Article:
Thanks to the excellent advocacy of Amy Tripp and David Shaltz, it appears we may be getting close to resolving one of the difficult issues related to using annuities in Medicaid planning in cases involving married couples. The issue relates to the State of Michigan’s interest in annuities purchased by a community spouse.
In the case of Hughes v McCarthy, U.S. Court of Appeals, 6th Circuit, 2013, the Court reversed a determination by Ohio’s Medicaid agency which concluded that an annuity purchased by the community spouse was divestment because the State was not named first beneficiary, but rather a contingent beneficiary after the nursing home spouse. The Hughes opinion goes into extensive detail regarding the underlying federal law, and concludes that the Ohio agency was wrong. The analysis of the opinion clarifies that the requirements for naming the State as a beneficiary at all are not applicable to annuities purchased by the community spouse before application for benefits. Click here to read Hughes.
Michigan policy, set forth in BEM 401, is less clear on the topic. It says that any annuity must name the State as beneficiary “for an amount at least equal to the amount of the Medicaid benefits provided.” What is unclear is whether the term “benefits provided” relates to the annuitant (who would be the community spouse) or the nursing home resident.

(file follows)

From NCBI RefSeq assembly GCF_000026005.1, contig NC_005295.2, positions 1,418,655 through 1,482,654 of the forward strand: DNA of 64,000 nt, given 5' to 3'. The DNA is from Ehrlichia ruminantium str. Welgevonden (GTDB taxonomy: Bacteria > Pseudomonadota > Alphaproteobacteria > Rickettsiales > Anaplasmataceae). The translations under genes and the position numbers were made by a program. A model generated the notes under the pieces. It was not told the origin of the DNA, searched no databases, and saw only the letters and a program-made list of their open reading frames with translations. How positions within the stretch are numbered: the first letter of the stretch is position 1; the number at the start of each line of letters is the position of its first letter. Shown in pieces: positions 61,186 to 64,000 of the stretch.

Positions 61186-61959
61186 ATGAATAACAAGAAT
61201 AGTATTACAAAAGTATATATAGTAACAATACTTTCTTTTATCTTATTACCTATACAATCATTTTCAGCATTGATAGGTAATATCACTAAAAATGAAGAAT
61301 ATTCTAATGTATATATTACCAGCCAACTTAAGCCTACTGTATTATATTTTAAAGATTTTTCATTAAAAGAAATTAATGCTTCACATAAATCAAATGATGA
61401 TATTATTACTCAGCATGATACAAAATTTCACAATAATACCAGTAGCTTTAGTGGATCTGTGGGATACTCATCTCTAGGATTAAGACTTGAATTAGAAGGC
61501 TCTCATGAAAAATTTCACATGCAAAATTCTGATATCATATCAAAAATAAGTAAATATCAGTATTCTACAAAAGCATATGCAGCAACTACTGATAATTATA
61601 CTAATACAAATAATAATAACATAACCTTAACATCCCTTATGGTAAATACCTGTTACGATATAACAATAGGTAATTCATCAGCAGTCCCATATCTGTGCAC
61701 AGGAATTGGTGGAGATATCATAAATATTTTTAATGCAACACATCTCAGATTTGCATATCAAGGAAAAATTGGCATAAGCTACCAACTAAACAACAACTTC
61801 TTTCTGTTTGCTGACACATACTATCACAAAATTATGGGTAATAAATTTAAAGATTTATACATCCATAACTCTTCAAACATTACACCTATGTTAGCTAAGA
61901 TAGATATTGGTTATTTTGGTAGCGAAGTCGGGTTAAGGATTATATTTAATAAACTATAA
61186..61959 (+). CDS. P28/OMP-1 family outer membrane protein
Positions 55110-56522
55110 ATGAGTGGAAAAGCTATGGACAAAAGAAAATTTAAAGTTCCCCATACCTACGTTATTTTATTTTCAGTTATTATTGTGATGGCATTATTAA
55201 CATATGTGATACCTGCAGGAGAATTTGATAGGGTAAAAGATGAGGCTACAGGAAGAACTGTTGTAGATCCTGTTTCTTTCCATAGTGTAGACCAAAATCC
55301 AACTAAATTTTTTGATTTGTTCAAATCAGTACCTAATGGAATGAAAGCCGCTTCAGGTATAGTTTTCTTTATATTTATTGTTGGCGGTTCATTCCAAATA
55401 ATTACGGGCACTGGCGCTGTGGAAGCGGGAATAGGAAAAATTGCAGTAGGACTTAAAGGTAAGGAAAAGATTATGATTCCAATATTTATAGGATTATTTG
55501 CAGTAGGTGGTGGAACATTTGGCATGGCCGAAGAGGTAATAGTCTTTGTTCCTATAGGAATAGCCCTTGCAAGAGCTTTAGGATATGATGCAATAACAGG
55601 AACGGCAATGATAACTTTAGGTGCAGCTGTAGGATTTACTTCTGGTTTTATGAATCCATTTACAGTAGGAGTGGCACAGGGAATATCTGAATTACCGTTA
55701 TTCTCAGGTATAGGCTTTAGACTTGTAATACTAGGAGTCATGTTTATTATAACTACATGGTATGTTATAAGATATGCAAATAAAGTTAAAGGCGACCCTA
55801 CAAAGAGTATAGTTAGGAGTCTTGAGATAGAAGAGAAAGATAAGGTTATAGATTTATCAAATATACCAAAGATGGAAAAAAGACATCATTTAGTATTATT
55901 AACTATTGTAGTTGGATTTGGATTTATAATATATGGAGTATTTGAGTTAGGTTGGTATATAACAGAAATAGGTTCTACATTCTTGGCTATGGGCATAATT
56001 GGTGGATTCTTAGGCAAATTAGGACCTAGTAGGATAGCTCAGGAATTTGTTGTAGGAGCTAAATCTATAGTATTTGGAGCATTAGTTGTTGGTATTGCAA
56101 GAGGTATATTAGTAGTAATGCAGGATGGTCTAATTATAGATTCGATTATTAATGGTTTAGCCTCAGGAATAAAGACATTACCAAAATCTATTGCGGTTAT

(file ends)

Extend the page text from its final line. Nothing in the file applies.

In the Calhoun County case handled by Amy Tripp in which this issue arose, the annuity was purchased by the community spouse and the State was named as beneficiary for medical expenses incurred by the annuitant and paid by the State, which would only apply if the community spouse became a Medicaid beneficiary at some later date. Calhoun County DHS concluded this was divestment, and that determination led to contact with higher ups in the Department.
The response from the Michigan Department of Health and Human Services was an acknowledgement that the policy as written is wrong, and a promise to revise the policy to comply with the Hughes decision. Click here to read the exchange of correspondence. While we do not know at this time exactly how the policy will be revised, this is a big deal for everyone who uses these types of annuities in married couple Medicaid plans.
In any event, the good news is that the Department is responsive to such inquiries and willing to review policy where it can be demonstrated that such policy is not complying with the governing law. (The Hughes case is a Sixth Circuit decision, and Michigan is in the Sixth Circuit.)
Thanks David, Thanks Amy and Thanks Mr. Meyer, acting Deputy Director of DHHS. We are hopeful that this is the beginning of better lines of communication with the Department so that we can work together toward the benefit of the populations we mutually serve.